Category: Executive Compensation
SEC adopts final rules on compensation clawbacks in the event of financial restatements—“Big R” and “little r”
You might remember back to 2015 when the SEC initially proposed rules to implement Section 954 of Dodd-Frank, the clawback provision. The SEC did not then consider adoption of the proposal in the ordinary course, instead relegating it to the long-term agenda, where it was never heard from again. Until, that is, the topic found a spot on the SEC’s short-term agenda in 2021 (see this PubCo post) with a target date for a re-proposal of April 2022. Instead of a re-proposal, however, a year ago, the SEC simply posted a notice announcing that it was re-opening the comment period and posing a number of questions for public comment. (See this PubCo post.) One possible change suggested by the SEC’s questions was a potential expansion of the concept of “restatement” to include not only “reissuance,” or “Big R,” restatements (which involve a material error and an 8-K), but also “revision” or “little r” restatements. Then, in June of this year, DERA issued a new staff memorandum addressing in part the restatement question, which led the SEC to once again re-open the comment period. Finally, the SEC has concluded that, after more than seven years, the proposal has marinated long enough. Time to serve it up. Accordingly, at an open meeting yesterday, the SEC adopted, by a vote of—surprise!—three to two, new rules that direct the national securities exchanges to establish listing standards requiring listed issuers to adopt and comply with a clawback policy and to provide disclosure about the policy and its implementation. The clawback policy must provide that, in the event the listed issuer is required to prepare an accounting restatement—including a “little r” restatement—the issuer must recover the incentive-based compensation that was erroneously paid to its current or former executive officers based on the misstated financial reporting measure. Commissioners Hester Peirce and Mark Uyeda dissented, contending that, among other problems, the rule was too broad and too prescriptive. According to SEC Chair Gary Gensler, the key word here is “erroneously,” that is, the rule requires recovery of compensation to which the officers were never entitled in the first place. In his statement at the meeting, Gensler indicated that he believes “that these rules will strengthen the transparency and quality of corporate financial statements, investor confidence in those statements, and the accountability of corporate executives to investors….Through today’s action and working with the exchanges, we have the opportunity to fulfill Dodd-Frank’s mandate and Congress’s intention to prevent executives from keeping compensation received based on misstated financials.”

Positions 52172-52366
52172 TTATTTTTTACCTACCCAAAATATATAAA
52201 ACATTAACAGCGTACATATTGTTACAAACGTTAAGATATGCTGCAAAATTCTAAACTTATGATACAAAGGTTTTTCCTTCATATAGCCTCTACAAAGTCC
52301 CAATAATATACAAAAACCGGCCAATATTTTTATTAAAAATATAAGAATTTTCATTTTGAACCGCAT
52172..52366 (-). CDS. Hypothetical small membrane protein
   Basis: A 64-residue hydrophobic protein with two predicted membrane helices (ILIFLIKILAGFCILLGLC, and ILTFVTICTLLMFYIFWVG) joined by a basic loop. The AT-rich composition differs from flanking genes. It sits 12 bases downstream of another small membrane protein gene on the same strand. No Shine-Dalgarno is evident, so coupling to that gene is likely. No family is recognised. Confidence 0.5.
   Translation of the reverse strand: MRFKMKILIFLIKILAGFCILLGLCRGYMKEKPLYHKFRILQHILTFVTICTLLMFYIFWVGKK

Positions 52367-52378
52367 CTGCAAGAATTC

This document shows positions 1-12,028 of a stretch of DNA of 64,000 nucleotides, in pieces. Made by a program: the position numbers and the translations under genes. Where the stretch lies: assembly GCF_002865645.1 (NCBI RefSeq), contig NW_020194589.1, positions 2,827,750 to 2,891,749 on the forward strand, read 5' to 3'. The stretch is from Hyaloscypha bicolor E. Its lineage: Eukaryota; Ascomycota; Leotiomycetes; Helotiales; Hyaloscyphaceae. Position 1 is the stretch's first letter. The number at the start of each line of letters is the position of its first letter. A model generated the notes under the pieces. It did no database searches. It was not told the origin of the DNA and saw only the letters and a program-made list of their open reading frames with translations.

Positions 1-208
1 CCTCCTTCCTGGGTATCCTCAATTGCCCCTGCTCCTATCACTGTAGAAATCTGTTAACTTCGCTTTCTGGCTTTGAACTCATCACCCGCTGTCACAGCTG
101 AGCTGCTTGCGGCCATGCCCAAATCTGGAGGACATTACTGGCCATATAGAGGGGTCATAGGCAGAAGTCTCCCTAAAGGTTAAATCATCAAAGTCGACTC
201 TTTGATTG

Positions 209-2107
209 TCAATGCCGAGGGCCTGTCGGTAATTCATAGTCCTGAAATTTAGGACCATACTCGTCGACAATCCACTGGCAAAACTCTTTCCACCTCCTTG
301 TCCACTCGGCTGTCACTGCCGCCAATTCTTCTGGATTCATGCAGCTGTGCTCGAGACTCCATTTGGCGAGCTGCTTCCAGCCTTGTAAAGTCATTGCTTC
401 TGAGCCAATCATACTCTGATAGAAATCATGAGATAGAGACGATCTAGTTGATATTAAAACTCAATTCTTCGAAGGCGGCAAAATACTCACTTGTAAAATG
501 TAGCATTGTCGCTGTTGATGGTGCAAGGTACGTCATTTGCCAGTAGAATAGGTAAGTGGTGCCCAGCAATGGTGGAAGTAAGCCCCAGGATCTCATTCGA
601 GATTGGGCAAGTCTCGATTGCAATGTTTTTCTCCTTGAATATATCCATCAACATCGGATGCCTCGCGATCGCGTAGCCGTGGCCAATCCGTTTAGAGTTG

“The electronic Form 144 may be a big change, but it doesn’t have to feel like one!”
That’s the headline on a sidebar on the SEC’s newest Form 144 EDGAR page, providing psychological support and comfort to ease the trauma—I mean the transition—for new filers of electronic Forms 144. You might recall that, in June, the SEC adopted rule amendments that require electronic submission of Forms 144 related to the sale of securities of Exchange Act reporting companies. According to SEC Chair Gary Gensler, in “fiscal year 2021, more than half of all filed Form 144 forms—30,000 in total—were filed on paper. In a digital age, it’s important for investors to have easy, online access to material information, rather than needing to visit SEC facilities to access that information. This is particularly important during Covid-19, which has made in-person visits to access these filings even more challenging. Even when access to physical copies isn’t restricted, there are other costs associated with paper filings. It costs investors money and time to travel to the SEC’s reading room. It costs the SEC money and time to process paper filings. These amendments will reduce costs and drive more efficiencies for investors, filers, and the SEC.” (See this PubCo post.) The SEC has now posted the updated EDGAR Filer Manual instructions for electronic filing of Forms 144, commencing the transition; electronic filing will become mandatory in about six months. To facilitate the transition, the SEC has put together FAQs, step-by-instructions and a “wealth” of other resources to assist new electronic filers. There’s even a communications toolkit with the message “Don’t panic!”
SEC adopts final pay-versus-performance disclosure rule [updated]
[This post revises and updates my earlier post primarily to reflect in greater detail the contents of the adopting release.]